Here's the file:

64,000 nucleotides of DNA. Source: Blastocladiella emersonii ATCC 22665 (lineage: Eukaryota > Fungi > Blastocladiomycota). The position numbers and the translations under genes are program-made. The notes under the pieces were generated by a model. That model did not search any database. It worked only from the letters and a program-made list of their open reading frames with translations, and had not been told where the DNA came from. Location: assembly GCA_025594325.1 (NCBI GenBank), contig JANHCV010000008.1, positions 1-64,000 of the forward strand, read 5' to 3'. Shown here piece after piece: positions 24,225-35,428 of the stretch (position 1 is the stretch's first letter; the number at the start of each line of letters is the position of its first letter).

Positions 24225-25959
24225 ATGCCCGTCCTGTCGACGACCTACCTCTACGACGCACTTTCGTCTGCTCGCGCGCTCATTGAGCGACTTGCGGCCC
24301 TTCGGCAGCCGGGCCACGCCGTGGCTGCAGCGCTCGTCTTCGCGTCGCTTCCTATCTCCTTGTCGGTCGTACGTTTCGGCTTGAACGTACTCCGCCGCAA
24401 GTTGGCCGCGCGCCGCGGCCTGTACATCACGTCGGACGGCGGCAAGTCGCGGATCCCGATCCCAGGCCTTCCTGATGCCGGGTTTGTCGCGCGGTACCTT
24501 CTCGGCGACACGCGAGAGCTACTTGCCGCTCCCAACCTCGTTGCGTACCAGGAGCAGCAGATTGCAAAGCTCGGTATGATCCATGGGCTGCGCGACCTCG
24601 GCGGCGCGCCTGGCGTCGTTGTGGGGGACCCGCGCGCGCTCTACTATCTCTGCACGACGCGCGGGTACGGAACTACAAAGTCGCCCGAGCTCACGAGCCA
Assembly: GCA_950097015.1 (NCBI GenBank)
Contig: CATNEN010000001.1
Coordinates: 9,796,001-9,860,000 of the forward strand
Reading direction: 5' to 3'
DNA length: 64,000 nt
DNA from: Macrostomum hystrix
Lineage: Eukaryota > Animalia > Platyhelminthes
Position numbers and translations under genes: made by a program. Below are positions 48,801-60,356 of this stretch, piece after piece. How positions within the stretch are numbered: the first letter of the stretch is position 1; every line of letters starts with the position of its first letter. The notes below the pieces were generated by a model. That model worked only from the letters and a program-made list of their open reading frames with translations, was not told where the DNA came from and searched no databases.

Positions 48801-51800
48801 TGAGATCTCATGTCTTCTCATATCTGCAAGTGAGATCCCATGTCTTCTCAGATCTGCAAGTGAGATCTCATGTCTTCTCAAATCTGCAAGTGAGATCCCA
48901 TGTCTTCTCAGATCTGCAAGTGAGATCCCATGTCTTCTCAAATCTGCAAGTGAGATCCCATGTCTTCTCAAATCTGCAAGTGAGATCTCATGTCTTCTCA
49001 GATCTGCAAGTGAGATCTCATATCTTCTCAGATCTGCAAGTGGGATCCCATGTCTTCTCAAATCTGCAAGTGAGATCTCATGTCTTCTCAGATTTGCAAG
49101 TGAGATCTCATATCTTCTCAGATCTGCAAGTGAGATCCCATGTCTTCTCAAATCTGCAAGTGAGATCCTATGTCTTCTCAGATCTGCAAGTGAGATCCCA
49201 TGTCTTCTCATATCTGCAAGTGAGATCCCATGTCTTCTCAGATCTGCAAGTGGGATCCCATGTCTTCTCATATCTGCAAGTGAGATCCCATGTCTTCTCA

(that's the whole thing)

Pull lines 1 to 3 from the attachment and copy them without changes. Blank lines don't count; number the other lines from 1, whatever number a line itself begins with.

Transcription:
64,000 nucleotides of DNA. Source: Blastocladiella emersonii ATCC 22665 (lineage: Eukaryota > Fungi > Blastocladiomycota). The position numbers and the translations under genes are program-made. The notes under the pieces were generated by a model. That model did not search any database. It worked only from the letters and a program-made list of their open reading frames with translations, and had not been told where the DNA came from. Location: assembly GCA_025594325.1 (NCBI GenBank), contig JANHCV010000008.1, positions 1-64,000 of the forward strand, read 5' to 3'. Shown here piece after piece: positions 24,225-35,428 of the stretch (position 1 is the stretch's first letter; the number at the start of each line of letters is the position of its first letter).

Positions 24225-25959
24225 ATGCCCGTCCTGTCGACGACCTACCTCTACGACGCACTTTCGTCTGCTCGCGCGCTCATTGAGCGACTTGCGGCCC